Perhaps the most shameful attempts at misleading that commonly appear in discussions of the origin of life involve the ad hominem fallacy. Blackening the reputation and character of opponents in a debate does nothing to advance an argument logically; but it is an invaluable weapon employed in the art of sophistry, especially when presented before a friendly audience. Thus when Richard Dawkins, commenting on the PhDs of those who believe in creation, writes: “often they are earned not at real universities, but at little-known Bible colleges deep in Bush country.” [2] He receives a big cheer from fellow secular humanists and reassures the faithful that they are the smart ones facing the most stupid of opponents. But logically it makes no difference whether it is only the unwashed masses who believe something. If it is true, it is true. If it is false, then that should be exposed on the basis of rational logic and empirical data. In any case, the very assertion Dawkins makes in this statement reveals his own prejudice and ignorance in a way that should make reasonable people wonder about his other claims. [3]

A fallacy related to the ad hominem fallacy is the straw-man fallacy in which the position one is opposed to is misstated in such a way that it can be dismissed easily. This is commonly done when the neo-Darwinian mechanism is equated with chance alone. While chance mutations do play a central role in neo-Darwinism, they do not act alone, but in concert with the “law” of natural selection. Substantial arguments against neoDarwinism do not invoke chance alone or natural selection alone, but consider carefully the potential of these two components working together. When this is done, neo-Darwinism may still fail to account for what is observed in nature; careful thinking and good logic do not need to employ straw men to prevail.

One frustration all who are interested in open and honest dialogue face when discussing the relative merits of creation and Darwinian evolution is the realization that some false claims, no matter how discredited, never seem to die. Charles Darwin pointed out how destructive this is: “False facts are highly injurious to the progress of science, for they often endure long.” [4] Examples of “false facts” that are still commonly raised include, “human” and dinosaur footprints in the Paluxy River of Texas and the deathbed conversion of Charles Darwin. On the Darwinian side, Ernst Haeckel’s long-discredited claim that the development of organisms replays their evolutionary history (ontogeny recapitulates phylogeny) is recycled with tiresome regularity. [5] Use of known falsehoods to win at all costs is an inexcusable tactic that exploits the ignorance of one’s audience and leaves them more ignorant than they were before being misled.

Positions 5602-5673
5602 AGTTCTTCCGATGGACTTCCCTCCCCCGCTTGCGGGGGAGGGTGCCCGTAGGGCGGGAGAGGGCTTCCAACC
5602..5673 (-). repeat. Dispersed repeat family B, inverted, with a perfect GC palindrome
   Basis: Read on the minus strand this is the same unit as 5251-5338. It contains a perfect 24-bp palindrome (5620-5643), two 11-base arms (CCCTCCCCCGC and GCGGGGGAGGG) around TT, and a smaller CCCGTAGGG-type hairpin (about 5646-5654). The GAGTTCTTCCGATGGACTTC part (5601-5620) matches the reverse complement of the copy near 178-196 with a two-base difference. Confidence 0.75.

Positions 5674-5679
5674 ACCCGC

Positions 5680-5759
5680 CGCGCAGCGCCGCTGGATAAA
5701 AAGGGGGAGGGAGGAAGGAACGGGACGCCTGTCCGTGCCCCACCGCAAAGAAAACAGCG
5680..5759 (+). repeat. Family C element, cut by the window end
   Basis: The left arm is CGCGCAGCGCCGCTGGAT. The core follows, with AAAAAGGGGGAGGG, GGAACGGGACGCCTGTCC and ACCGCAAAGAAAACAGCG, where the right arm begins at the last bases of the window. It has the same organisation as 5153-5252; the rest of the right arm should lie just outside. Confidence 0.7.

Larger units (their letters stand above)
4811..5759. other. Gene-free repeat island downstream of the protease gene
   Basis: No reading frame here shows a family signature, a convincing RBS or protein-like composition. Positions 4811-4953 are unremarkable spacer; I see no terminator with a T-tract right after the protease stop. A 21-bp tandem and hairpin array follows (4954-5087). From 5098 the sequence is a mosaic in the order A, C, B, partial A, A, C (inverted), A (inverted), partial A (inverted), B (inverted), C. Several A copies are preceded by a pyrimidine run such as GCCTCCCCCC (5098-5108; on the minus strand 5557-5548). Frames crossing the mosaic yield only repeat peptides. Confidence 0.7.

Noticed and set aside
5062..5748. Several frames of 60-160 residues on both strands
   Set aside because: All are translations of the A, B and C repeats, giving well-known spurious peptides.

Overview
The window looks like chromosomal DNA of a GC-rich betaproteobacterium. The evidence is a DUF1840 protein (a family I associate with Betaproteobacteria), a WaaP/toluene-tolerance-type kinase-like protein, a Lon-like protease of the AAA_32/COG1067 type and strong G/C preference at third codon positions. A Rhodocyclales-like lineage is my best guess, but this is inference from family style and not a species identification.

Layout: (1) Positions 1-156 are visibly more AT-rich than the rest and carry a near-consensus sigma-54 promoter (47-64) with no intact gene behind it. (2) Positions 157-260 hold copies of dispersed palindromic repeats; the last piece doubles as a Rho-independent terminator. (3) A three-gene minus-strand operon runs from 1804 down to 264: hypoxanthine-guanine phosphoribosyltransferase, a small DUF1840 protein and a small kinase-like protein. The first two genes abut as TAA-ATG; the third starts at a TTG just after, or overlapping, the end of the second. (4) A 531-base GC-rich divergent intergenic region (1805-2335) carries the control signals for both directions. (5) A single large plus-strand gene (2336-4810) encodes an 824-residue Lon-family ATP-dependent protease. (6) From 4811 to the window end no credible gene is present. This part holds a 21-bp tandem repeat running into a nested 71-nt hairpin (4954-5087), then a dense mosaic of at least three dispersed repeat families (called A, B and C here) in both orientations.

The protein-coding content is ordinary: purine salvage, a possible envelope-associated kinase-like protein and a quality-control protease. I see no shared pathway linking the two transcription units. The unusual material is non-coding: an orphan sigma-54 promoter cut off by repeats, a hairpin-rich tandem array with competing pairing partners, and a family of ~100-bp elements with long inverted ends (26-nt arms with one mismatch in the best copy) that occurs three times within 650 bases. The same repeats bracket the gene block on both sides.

Timothy G. Standish


[1] Futuyma DJ. 1998. Evolutionary Biology. 3rd edition. Sunderland, MA: Sinauer Associates. Glossary. This quote is cited with approval at: faqs/quotes/scadding.html.

[2] Dawkins RC. Sadly an honest creationist. Free Inquiry 21(4). http://www.

[3] Dawkins makes this comment in reference to a publication: Ashton JF, editor. 1999. In Six Days: Why Fifty Scientists Choose to Believe in Creation (Sydney: New Holland Publishers. 360 pages). Of the 53 PhD degrees earned by the 50 authors, 47 came from state-run universities. The remaining 6 are Harvard, Columbia, Clark, Loma Linda (2) and Columbia Pacific (a diploma mill, but this author also has a real PhD from Wayne State University). Of the 28 PhDs from US Universities, only 7 came from states won by George W. Bush in the 2000 presidential election.

[4] Darwin CD. 2004. Descent of Man and Selection in Relation to Sex. Chapter XXI: General Summary and Conclusion. NY: Barnes & Noble Books, p 550.

[5] For example, see Quammen D. 2004. Was Darwin Wrong? (also entitled “Darwin’s Big Idea” in the Contents). National Geographic (November), p 2-35. For an excellent discussion of Haeckel’s embryos, see Chapter 5 in: Wells J. 2002. Icons of Evolution: Science or Myth? Why Much of What We Teach about Evolution is Wrong. Washington DC: Regnery Publishing. For a Darwinist perspective see: Gould SJ. 2000. Abscheulich! [Atrocious!]. Natural History 109(2):42-49.